By NKOSENTSHA KHUMALO
BULAWAYO and the City of Polokwane in South Africa are set to twin, six years after signing a memorandum of understanding (MoU) to strengthen co-operation in trade and development.
The development emerged on Tuesday at a reception held for the Trans-Limpopo Spatial Development Initiative (TSDI) officials who are attending the Zimbabwe International Trade Fair (ZITF) in Bulawayo.
In 1999, TSDI began to promote economic and social development with various stakeholders including the Bulawayo City Council (BCC).
The twinning targets areas such as Polokwane in SA’s Limpopo province and Zimbabwe’s Beitbridge, Bulawayo and Victoria Falls.
The thrust of the initiative is to create economic development of the region through value addition, increased exports and generation of sustainable employment.
Speaking during the event on Tuesday, Bulawayo mayor Solomon Mguni said Bulawayo remained committed to ensuring that it attracted investment.
“I am aware that various projects were identified under the TSDI’s MoU, which covered sectors such as agriculture, arts and culture, manufacturing and energy, among others.”
“Various partnerships to bring about closer relationships between potential partners within the corridor were also to be pursued. It is my view that the presence of the delegation is a clear commitment to the implementation of the strategies and projects that will transform our provinces and nations,” Mguni said.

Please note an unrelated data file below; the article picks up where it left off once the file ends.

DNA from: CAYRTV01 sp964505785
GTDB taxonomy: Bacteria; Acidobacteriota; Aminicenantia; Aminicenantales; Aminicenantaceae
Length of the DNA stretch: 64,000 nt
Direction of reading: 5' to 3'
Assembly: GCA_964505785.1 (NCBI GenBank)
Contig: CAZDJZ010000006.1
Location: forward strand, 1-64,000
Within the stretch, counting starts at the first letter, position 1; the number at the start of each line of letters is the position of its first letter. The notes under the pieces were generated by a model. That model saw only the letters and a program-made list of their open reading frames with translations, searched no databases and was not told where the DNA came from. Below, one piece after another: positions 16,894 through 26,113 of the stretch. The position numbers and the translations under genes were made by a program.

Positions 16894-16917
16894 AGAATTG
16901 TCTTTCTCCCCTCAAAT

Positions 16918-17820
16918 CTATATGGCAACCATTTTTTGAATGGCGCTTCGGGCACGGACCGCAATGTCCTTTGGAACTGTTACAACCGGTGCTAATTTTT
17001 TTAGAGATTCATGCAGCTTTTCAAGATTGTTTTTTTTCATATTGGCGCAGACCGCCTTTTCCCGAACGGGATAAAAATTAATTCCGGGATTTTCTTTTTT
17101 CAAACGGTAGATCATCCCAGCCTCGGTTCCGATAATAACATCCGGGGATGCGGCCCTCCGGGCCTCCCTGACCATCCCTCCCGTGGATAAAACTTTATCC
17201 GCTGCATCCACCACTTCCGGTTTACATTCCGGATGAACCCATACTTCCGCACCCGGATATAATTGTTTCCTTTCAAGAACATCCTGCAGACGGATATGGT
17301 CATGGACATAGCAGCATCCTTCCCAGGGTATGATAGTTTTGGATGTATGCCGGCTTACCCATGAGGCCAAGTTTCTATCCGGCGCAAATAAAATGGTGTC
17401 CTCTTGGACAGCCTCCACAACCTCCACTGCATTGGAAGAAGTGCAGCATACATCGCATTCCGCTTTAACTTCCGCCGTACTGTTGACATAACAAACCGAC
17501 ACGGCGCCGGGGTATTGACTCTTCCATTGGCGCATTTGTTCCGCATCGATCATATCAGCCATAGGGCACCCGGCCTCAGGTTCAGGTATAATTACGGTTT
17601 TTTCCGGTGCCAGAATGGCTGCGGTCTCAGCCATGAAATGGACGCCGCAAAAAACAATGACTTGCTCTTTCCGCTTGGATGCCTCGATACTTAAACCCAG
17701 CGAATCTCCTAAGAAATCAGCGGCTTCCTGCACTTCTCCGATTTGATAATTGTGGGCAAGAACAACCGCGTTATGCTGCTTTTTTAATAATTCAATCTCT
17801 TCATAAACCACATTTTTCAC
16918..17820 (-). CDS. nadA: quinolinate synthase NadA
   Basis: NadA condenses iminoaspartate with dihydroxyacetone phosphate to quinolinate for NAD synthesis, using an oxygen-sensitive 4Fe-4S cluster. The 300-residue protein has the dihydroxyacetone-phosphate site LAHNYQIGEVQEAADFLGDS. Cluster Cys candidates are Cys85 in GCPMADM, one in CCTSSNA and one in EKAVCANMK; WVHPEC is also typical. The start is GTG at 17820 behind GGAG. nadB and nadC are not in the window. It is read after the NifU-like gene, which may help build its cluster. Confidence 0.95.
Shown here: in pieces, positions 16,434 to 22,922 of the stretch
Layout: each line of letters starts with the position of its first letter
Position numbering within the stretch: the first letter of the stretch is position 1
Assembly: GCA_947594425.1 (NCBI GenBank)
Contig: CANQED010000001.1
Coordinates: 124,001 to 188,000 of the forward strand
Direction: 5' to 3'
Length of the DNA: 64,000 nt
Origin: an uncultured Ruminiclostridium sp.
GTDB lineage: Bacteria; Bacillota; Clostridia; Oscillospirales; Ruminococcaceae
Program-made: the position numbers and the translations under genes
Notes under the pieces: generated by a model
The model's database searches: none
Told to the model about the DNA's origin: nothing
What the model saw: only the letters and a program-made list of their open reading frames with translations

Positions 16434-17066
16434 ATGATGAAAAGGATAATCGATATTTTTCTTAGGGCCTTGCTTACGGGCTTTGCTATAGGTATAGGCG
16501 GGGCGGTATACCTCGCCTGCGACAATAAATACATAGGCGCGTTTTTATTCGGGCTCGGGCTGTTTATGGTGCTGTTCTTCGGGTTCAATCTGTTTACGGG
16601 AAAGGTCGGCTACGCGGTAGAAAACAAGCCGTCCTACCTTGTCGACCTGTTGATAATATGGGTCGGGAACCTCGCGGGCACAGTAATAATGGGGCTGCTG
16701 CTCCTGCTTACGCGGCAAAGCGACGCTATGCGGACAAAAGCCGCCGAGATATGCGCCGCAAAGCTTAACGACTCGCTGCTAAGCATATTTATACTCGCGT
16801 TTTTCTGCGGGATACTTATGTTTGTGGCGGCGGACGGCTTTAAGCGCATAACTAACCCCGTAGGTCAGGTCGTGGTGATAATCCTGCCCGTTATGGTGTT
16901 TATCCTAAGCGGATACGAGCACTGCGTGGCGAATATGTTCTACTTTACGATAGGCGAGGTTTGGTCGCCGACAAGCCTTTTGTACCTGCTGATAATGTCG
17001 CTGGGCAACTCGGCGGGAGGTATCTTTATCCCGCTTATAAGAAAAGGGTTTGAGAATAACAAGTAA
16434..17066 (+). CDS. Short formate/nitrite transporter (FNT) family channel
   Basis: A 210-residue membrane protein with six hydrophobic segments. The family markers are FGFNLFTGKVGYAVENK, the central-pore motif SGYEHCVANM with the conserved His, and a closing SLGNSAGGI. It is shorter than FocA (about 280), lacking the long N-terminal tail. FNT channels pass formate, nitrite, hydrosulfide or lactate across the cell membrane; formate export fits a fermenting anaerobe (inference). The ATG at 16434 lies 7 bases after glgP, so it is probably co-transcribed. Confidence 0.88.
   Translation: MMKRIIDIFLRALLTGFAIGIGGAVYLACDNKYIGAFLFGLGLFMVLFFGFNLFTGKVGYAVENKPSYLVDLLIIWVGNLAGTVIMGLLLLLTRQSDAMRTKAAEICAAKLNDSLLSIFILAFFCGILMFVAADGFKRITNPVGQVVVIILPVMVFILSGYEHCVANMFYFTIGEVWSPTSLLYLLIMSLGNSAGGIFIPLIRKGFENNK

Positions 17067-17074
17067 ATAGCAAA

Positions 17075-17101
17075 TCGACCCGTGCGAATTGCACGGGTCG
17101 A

Limpopo provincial government and head of delegation Matodzi Rathumbu said the main purpose of their visit was to identify projects that can be shared between the two cities through the 2016 MoU, which will be of mutual benefit.
“As soon as we go back home, we will have a meeting so that when we come back for the ZITF next year, there shall be a meeting between BCC and Polokwane so that we can cement relationships and operationalise the agreement,” Rathumbu said.
“For example, Zimbabwe has an abundance of nickel used in the manufacture of battery storage equipment. We also want to build special economic zones on the basis of processing of platinum group metals including battery storages as well as auto catalysts.”
Rathumbu said the two cities would be able to exchange base metals as inputs, intermediaries and as final goods so that both parties could benefit rather than trading in and exporting raw materials.
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